The Nobel Foundation
Eugene Paul Wigner

Florida Atlantic University Libraries

American Jewish Recipients of the Nobel Prize

A Judaica Collection Exhibit


Eugene Paul Wigner: Nobel
Prize Recipient in Physics-1963

by Seymour “Sy” Brody

Eugene Paul Wigner was an American Jewish recipient of the Nobel Prize in Physics, in 1963, which he shared half the prize with Maria Goeppert-Mayer and J. Hans D. Jensen, for his contributions to the theory of the atomic nucleus and the elementary particles, particularly through the discovery and application of fundamental symmetry principles.

Eugene Paul Wigner was born on November 17, 1902, in Budapest, Hungry. He became a naturalized citizen on January 8, 1937. He received his formal education in Europe before coming to the United States. He received his Ph.D. in chemical engineering from the Technische Hochschule, in Berlin, 1925.

He became a lecturer at the University of Gottingen. When he came to the United States, he was a professor of physics at the University of Wisconsin, 1936-1938. He then received an offer from Princeton University to be a professor of mathematical physics, 1938. He spent the next 33 years teaching at Princeton University until he retired, in 1971.

Wigner and others persuaded Albert Einstein to write a letter to President Franklin D. Roosevelt to establish a United States atomic-bomb project. In World War II, he worked with Enrico Fermi to construct the first atomic pile at the Metallurgical Laboratory, at the University of Chicago.

In 1946-1947, Wigner became the Director of Research and Development at the Clinton Laboratories, at Oak Ridge, Tennessee.

He was married to Mary Annette Wheeler, in 1941. They had two children: a daughter, Martha, and a son, David, who had his doctorate in mathematics and taught at the University of California, in Berkeley.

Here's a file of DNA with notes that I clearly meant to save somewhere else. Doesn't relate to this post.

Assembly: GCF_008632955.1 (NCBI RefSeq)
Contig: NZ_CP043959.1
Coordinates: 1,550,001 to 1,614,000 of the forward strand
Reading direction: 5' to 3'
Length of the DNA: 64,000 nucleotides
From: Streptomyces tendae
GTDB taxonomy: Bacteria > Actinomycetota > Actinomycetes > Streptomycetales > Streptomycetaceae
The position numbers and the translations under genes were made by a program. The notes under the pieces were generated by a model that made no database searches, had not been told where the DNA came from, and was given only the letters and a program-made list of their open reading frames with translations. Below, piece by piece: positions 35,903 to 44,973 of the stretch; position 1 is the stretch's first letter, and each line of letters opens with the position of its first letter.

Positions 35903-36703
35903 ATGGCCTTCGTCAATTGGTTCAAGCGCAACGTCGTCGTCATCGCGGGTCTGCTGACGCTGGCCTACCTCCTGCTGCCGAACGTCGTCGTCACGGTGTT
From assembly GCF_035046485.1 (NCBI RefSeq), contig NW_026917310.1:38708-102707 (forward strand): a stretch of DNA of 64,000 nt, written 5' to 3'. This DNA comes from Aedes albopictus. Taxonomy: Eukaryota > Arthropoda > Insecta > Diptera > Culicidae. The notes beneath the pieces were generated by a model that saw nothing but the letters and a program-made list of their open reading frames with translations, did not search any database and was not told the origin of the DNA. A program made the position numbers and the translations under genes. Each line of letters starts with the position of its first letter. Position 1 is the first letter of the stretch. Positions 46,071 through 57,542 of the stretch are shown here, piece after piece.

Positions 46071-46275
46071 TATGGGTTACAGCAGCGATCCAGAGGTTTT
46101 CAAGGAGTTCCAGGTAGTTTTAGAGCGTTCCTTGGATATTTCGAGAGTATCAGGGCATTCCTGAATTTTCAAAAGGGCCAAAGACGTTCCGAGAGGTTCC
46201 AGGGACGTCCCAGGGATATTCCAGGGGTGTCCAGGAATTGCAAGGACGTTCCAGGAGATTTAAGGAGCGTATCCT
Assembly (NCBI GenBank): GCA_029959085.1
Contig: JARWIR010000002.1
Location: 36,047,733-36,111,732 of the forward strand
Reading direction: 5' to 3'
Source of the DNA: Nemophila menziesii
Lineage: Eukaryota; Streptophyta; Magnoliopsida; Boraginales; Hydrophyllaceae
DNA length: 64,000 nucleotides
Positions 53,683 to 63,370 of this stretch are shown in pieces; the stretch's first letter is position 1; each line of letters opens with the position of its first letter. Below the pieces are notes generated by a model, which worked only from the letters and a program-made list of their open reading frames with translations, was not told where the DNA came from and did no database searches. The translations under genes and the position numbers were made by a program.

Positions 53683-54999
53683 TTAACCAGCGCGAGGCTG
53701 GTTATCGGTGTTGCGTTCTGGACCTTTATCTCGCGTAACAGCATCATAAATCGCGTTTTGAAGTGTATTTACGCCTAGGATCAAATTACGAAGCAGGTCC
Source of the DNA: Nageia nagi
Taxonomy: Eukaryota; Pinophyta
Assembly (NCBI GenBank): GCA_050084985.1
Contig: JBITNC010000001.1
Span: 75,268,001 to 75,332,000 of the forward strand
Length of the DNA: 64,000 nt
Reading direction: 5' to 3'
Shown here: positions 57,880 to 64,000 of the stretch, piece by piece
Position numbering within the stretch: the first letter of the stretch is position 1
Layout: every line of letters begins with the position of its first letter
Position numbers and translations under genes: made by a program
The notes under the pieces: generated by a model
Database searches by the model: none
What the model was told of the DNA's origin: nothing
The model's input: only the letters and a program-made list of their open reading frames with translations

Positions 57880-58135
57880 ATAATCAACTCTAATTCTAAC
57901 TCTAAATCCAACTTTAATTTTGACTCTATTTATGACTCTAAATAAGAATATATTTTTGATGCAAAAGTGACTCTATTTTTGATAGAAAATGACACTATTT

Dr. Eugene Paul Wigner received many awards and honors:
● United States Medal for Merit, 1946
● Enrico Fermi Prize, 1958
● Atoms for Peace Award, 1960
● Medal of the Franklin Society
● Max Planck Medal of the German Physic Society
● George Washington Award of the American-Hungarian Studies Foundation, 1964
● Semmelweiss Medal of the American-Hungarian Medical Association, 1965
● National Medal of Science, 1969
● He had memberships in American Association of Physics Teachers, National Academy of Science, American Academy of Arts and Sciences, Royal Netherlands Academy of Sciences and Letters, American Association for the Advancement of Science, Austrian Academy of Sciences, Royal Society of Great Britain, a corresponding member of the Gesellschaft der Weissenschaften, Gottingen, Germany.
● Dr. Eugene Paul Wigner has received honorary degrees from: University of Wisconsin, Washington University, Case Institute, University of Alberta (Canada), University of Chicago, Colby College, University of Pennsylvania, Yeshiva University, Thiel College, Notre Dame University, Technische Universitat (Berlin), Swarthmore College, Universite de Liege (France), University of Illinois, Seton Hall University, Catholic University and the Rockefeller University.

Dr. Eugene Paul Wigner died on January 1, 1995, in Princeton, New Jersey.


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